There are a lot of subjects here. They are important. And they connect a lot of what we’ve been talking about here, in separate strings, for a long time.
Many of the newest learnings in health are related to the significance of the microbiome.
From personal experience, I regularly feel what I can only describe as the health of my brain. Chemicals, transmitter-stuff, certain states. Which drives me into these subjects searching for ifs, and if-so-what, is going on. Because there is always a reason for why we feel the way we do. (These topics are also of significant personal importance to me in how they relate to anxiety, which is something I’ve had to handle my entire life. More on that in point 5, below.)
Otherwise, this is all just more of the same: learn, live better, prosper. Shall we?
1. We are our microbiomes. I’ve said it; you know it, but a few refreshers JIC:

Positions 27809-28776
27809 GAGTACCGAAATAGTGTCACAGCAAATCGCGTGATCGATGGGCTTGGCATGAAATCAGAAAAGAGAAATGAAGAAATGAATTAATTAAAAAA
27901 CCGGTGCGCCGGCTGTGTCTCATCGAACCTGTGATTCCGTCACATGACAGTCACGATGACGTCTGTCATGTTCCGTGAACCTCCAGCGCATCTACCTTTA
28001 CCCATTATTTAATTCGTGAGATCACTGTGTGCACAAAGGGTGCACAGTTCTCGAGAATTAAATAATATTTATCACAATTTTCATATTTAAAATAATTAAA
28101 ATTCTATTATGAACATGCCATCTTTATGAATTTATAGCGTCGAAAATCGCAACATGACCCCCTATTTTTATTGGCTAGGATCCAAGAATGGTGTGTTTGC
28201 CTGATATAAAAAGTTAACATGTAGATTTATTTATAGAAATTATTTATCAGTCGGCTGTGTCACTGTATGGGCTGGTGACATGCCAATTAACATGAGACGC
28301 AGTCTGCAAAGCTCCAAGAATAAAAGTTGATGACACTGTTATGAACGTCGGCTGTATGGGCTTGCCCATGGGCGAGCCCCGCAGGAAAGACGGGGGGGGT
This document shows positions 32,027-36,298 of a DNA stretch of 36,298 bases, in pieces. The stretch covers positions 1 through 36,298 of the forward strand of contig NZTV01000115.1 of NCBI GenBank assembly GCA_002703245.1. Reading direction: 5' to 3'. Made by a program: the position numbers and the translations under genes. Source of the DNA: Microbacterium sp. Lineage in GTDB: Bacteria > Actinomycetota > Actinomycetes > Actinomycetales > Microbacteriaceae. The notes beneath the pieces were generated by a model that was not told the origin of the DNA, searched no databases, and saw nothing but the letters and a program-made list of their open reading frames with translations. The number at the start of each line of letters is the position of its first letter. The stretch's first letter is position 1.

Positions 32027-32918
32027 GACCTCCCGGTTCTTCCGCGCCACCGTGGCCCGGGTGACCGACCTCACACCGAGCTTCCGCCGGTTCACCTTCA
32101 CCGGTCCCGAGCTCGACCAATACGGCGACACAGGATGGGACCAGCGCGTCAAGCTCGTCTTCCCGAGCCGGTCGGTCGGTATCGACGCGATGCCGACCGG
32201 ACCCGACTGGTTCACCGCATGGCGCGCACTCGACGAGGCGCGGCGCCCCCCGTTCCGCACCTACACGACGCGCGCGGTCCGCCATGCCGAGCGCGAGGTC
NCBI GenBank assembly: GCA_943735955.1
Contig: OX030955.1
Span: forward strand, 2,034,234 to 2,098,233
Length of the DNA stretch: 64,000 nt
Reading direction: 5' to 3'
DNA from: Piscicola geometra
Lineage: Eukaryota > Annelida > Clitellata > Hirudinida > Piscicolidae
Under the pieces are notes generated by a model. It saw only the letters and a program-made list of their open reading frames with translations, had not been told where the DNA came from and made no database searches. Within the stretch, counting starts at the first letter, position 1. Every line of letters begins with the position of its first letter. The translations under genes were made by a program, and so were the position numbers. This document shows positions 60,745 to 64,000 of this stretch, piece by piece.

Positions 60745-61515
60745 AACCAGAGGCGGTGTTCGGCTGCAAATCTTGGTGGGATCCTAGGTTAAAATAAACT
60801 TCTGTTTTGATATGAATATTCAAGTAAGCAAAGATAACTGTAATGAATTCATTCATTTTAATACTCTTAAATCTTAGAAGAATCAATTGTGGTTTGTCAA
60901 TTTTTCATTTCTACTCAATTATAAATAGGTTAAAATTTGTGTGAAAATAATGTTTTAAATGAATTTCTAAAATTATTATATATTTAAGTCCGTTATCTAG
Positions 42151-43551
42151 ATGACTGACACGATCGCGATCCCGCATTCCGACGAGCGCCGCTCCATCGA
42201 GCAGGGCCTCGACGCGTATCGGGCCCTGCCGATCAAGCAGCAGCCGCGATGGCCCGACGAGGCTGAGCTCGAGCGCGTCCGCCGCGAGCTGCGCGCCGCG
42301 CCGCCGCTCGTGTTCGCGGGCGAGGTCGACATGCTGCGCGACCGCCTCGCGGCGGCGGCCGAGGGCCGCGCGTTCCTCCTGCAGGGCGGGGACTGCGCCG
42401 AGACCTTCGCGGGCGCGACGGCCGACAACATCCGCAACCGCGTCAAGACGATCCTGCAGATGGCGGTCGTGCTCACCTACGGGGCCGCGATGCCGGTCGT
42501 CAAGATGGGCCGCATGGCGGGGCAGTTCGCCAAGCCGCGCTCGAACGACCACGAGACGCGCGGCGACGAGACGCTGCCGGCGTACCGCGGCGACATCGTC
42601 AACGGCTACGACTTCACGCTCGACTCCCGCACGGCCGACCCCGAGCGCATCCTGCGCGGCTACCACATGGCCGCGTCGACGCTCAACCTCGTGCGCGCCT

2. Our microbiomes are best supported by probiotics, live food and excellent digestion via which to absorb the goodness.
3. Our microbiomes are responsible for not only our physical wellbeing, but also our psychological health. Here we go.
You have neurons both in your brain and your gut – including neurons that produce neurotransmitters like serotonin. In fact, the greatest concentration of serotonin, which is involved in mood control, depression and aggression, is found in your intestines, not your brain.
“Mounting research indicates that problems in your gut can directly impact your mental health, leading to issues like anxiety and depression.
“The gut-brain connection is well-recognized as a basic tenet of physiology and medicine, so this isn't all that surprising, even though it's often overlooked.
“There's also a wealth of evidence showing intestinal involvement in a variety of neurological diseases."
And, note this point “The fact that this study showed any improvement at all is remarkable, considering they used commercial yogurt preparations that are notoriously unhealthy.”
Now, consider what you can do with legit probiotics. (Legit = 1 billion CFU/serving for example. It’s pretty difficult to measure the amount of probiotics in packaged foods but a really rough estimate would put a high-quality Greek yogurt at about 1M per gram, from what I understand.)